Virtanen isn't in the same class of player as Puljujarvi.
<div class="quote"><div class="quote_t">Quoting: <b>sedin33</b></div><div>We both agree that we wouldn't do this trade. Fair enough.
So this is academic, but your rationale has significant flaws. First, you undervalue Virtanen. He has improved his goal scoring significantly. Why are you so certain it won't improve beyond the 21 goals per season pace he had this year? He's not even 24 years old yet.</div></div>
Virtanen is 24 in 10 days. Knock it off.
<a href="https://hockey-graphs.com/2017/03/23/a-new-look-at-aging-curves-for-nhl-skaters-part-1/#:~:text=Rob%20Vollman%20summarizes%20this%20quite,by%20age%2034%20or%2035.%E2%80%9D" rel="nofollow noreferrer noopener" target="_blank">https://hockey-graphs.com/2017/03/23/a-new-look-at-aging-curves-for-nhl-skaters-part-1/#:~:text=Rob%20Vollman%20summarizes%20this%20quite,by%20age%2034%20or%2035.%E2%80%9D</a>
Rob Vollman is considered one of the true experts of statistical hockey analysis, and I refer a lot to his work. The big takeaway in the link I supply is shown in the highlight:
<div class="quote"><div class="quote_t">Quoting: <b>Rob Vollman</b></div><div>“Most players hit their peak age by age 24 or 25 then decline gradually until age 30, at which point their performance can begin to tumble more noticeably with the risk of absolute collapse by age 34 or 35.”</div></div>
While he does state that some players can plateau in the age range of 22-25, what you see is what you get by the time a player reaches 24-25. This represents a statistical average: in order for Virtanen to "beat the odds", his style of play would have to fundamentally change. Either the way he shoots, how frequently he shoots, or where he shoots from has to drastically change. Given that hockey players are notoriously habitual, what seem like simple changes to us as fans is more of a cerebral undertaking than we give it credit for.
<a href="https://www.naturalstattrick.com/playerreport.php?fromseason=20192020&thruseason=20192020&playerid=8477937&sit=5v5&stype=2" rel="nofollow noreferrer noopener" target="_blank">https://www.naturalstattrick.com/playerreport.php?fromseason=20192020&thruseason=20192020&playerid=8477937&sit=5v5&stype=2</a>
All numbers below are at 5v5.It's worth noting that his goal scoring over the past 3 seasons, at least at even-strength, haven't changed much. The average of 30 goals over the last 3 seasons is very much in-line with what his actual production was.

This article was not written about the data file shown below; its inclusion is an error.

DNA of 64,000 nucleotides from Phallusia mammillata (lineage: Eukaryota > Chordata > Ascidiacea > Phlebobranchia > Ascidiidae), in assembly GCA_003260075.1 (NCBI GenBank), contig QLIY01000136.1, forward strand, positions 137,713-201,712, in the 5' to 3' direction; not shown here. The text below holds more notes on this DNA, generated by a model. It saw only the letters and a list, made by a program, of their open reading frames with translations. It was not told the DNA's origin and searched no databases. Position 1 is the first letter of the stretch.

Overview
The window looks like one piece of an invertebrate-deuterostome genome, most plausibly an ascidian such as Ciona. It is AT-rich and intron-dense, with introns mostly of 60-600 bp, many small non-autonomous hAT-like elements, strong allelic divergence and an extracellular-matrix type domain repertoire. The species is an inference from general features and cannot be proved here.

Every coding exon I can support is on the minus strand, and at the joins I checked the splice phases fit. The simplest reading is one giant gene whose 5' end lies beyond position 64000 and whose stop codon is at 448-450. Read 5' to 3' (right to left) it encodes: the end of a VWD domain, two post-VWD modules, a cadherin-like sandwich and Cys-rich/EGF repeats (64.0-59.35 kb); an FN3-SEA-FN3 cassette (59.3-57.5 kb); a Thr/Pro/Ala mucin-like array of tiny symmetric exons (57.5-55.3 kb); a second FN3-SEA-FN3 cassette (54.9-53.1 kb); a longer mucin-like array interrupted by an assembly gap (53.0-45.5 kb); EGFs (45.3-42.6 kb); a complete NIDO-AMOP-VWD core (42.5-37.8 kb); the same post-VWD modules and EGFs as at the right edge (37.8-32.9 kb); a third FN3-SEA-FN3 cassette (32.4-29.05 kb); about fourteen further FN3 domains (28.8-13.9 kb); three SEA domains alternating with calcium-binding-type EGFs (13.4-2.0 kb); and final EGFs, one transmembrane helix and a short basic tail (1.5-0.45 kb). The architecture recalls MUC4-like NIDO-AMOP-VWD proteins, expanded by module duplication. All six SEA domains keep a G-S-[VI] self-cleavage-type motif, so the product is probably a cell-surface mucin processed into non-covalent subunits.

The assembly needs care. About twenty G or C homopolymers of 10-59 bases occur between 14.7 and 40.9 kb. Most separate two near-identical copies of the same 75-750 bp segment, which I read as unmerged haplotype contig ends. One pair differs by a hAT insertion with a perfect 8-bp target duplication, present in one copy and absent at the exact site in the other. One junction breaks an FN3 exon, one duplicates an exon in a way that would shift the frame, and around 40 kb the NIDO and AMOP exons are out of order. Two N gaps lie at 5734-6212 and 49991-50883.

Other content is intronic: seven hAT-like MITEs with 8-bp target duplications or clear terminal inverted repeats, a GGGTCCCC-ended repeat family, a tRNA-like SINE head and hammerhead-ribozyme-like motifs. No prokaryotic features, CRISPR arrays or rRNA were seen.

Delving into Virtanen's numbers suggests that he's averaging 123 shots per season with about 12 minutes of icetime over the last three seasons. The variation in this number is minimal, as is his average number of games played: Virtanen suits up for about 71 games per season (granted, the shortened season this year is a factor in this number). His shooting percentage hovers around 8.11% over this same timespan, but if we opt to discount his lower shooting percentage from the 17/18 season and assume his true shooting percentage is more in line with what we've seen over the last two seasons, his average only slightly improves to 8.75%.
All of this suggests that Virtanen shoots the puck once just shy of every 7 minutes he plays. If his shooting percentage cannot be changed, the only way he can score more is if he opts to shoot the puck more or if he sees more icetime. Icetime does not immediately improve on his results: a jump from 12 minutes per night to 14 would suggest he consistently takes two shots per game. The math results in about 142 shots per season, and with his 8.75s%, would result in 12 or 13 goals per season. One or two more goals. Connor McDavid is not exclusively a play-making centerman and does shoot the puck a fair bit. Virtanen - as McDavid's winger - would not necessarily shoot more than he already does. 12 to 13 goals should still be expected, it's the change in primary and secondary assists that would drive any substantial increase in points for Virtanen.